Click the cross to close this cookie notice. X
Add a hyperlink to the space navigation. You can link to internal or external web pages. Enter the Tab name and Tab URL. Upload or choose an icon. Then click Save.
This blog post is taken from the ‘Developing Female Coaches’ factsheet, one of a series of factsheets produced by sports coach UK in partnership with Women in Sport, aimed at coaches who coach women or who are interested in coaching them in the future.
Although the information contained within this blog post has been academically evidenced, sports coach UK recognises that it is a generalisation. All people are individuals and it is for you, the coach, to contextualise the following information to your own coaching environment.
This blog post focuses on the reasons for the under-representation of women in coaching and steps governing bodies of sport, national agencies and women themselves can take to address this.
Coaching as a gendered role
Traditionally, women involved in coaching have tended to work with younger athletes due to perceptions that they are better equipped to ‘mother’ and nurture than their male counterparts. This, however, may only serve to enforce the notion that the high-performance environment is ‘too tough’ for women.
Elite coaching networks tend to be male dominated, leading many female coaches to perceive them as less accessible. Women coaches therefore remain at grass-roots, club or regional level, when in reality there could be a huge benefit in the shared learning and development of being part of a coaching network.
The women’s role
Coaching is known to be a time-consuming pursuit that may require travel, and weekend and evening work. Quite simply, due to women typically taking on the greater role for domestic responsibilities, their ability to commit to coaching positions at any level is more likely to be questioned compared to their male equivalents.
The majority of governing body of sport performance directors and senior leaders are male and may themselves have preconceived ideas as to who makes a good coach and which qualities and attributes are desired. These attributes may be seen as ‘masculine’, which automatically creates a challenge for female coaches.
Role models and representation
Low numbers of women coaching in the highest echelons of sport inevitably means fewer role models for up-and-coming female coaches. This is further exacerbated by the fact that, with one or two exceptions, the women involved in high-performance coaching work in sports with a lower public profile, such as diving or judo.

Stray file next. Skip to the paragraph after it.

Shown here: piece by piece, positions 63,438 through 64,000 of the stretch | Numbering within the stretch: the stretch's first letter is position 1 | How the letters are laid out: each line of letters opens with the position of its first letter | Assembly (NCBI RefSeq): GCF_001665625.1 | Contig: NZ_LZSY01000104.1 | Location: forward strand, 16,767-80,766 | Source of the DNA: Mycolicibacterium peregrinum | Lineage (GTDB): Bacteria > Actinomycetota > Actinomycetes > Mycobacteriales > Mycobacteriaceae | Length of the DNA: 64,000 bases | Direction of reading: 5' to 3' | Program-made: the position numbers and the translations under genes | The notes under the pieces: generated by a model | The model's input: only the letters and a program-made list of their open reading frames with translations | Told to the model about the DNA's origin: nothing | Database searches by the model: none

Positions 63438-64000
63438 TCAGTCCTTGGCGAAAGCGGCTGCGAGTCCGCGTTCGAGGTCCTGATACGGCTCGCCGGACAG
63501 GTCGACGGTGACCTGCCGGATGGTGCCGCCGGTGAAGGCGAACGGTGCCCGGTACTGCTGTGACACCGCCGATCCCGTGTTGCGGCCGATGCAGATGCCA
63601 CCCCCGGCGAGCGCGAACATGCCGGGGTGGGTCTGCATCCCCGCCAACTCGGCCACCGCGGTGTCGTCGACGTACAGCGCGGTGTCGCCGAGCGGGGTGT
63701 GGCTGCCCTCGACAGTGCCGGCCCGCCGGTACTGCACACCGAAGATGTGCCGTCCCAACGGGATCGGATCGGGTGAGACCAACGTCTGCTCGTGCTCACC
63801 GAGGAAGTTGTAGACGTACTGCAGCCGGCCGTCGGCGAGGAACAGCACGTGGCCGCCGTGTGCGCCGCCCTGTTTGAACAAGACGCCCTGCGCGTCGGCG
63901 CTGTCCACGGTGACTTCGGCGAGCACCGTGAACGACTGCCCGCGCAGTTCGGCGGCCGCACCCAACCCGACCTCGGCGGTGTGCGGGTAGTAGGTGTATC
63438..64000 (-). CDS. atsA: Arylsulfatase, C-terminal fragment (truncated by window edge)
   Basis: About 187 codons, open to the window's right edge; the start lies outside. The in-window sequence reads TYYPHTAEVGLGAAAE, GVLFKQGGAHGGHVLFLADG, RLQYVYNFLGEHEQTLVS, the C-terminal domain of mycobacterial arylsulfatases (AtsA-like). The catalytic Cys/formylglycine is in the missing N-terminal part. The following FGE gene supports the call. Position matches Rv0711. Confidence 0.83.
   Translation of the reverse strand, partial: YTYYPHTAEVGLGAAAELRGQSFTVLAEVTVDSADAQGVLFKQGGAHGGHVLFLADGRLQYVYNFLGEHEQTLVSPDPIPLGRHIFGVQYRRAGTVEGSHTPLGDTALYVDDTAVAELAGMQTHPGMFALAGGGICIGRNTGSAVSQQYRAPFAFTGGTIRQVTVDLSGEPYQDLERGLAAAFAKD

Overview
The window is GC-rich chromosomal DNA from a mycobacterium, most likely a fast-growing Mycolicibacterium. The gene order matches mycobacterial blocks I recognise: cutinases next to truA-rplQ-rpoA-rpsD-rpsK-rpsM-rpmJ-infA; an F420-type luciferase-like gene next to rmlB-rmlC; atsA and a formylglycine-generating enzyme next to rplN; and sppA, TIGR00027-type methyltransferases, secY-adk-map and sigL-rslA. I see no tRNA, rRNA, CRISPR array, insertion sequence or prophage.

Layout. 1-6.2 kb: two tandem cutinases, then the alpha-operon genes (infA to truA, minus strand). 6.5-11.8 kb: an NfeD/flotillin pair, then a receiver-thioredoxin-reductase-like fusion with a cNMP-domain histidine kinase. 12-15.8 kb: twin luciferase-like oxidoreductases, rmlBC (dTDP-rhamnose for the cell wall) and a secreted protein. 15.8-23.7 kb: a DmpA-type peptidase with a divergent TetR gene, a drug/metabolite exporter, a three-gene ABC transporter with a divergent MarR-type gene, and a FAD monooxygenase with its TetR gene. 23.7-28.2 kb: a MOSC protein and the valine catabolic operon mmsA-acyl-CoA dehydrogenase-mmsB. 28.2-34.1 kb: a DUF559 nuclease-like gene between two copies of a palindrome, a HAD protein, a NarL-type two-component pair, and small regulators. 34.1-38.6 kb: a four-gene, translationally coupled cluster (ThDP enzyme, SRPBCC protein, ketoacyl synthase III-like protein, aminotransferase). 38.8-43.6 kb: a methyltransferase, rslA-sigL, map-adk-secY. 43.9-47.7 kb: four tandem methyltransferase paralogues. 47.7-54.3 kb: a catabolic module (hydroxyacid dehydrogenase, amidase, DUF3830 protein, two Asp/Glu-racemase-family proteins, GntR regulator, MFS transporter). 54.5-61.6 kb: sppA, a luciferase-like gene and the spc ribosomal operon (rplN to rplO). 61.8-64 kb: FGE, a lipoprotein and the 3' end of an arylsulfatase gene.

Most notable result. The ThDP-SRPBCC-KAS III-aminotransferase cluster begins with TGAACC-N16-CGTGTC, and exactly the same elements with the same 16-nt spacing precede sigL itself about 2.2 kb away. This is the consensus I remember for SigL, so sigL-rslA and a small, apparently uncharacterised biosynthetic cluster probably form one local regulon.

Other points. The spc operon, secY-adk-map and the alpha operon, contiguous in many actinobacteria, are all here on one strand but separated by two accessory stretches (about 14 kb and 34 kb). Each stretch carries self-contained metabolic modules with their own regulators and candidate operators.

Some sports, such as tennis or gymnastics, may rely on coach strength or playing ability, which could present perceived challenges for female coaches.
For many women, professional coaching qualifications are a way of gaining confidence and perceived credibility to progress to higher levels of coaching. The emphasis some women give to these qualifications may, consequently, make attaining them more time-consuming and costly.
Women creating their own opportunities
Research by Desvaux, Devillard-Hoellinger and Meaney (2008) shows that women only apply for jobs if they feel they meet 100% of the stated criteria, whereas men will put themselves forward if they feel they meet just 60%; thus perpetuating the problem. This social issue may prevent some female coaches from attaining higher-level coaching positions and being able to develop their skills and knowledge.
Women are an untapped resource and will help widen the talent pool for prospective coaches. In many sports, women make up half of our national teams and, given that many coaches have themselves been athletes, we are inevitably losing valuable expertise by not encouraging these women to coach.
The low number of women visible in high-profile coaching positions does little to change perceptions of sport being a male-dominated environment or promote sport as an attractive proposition for women as participants, volunteers, coaches or administrators.
Women also have different life and leadership experiences and qualities; this is something that the corporate world is becoming increasingly aware of and is capitalising on. Sports also need to recognise the attributes women can offer and ensure they consider the experience women can bring to coaching. Women are also well placed to understand the psychological and social pressures female athletes may experience; although this is not to suggest women should only coach women and vice versa.
How to get more women involved in coaching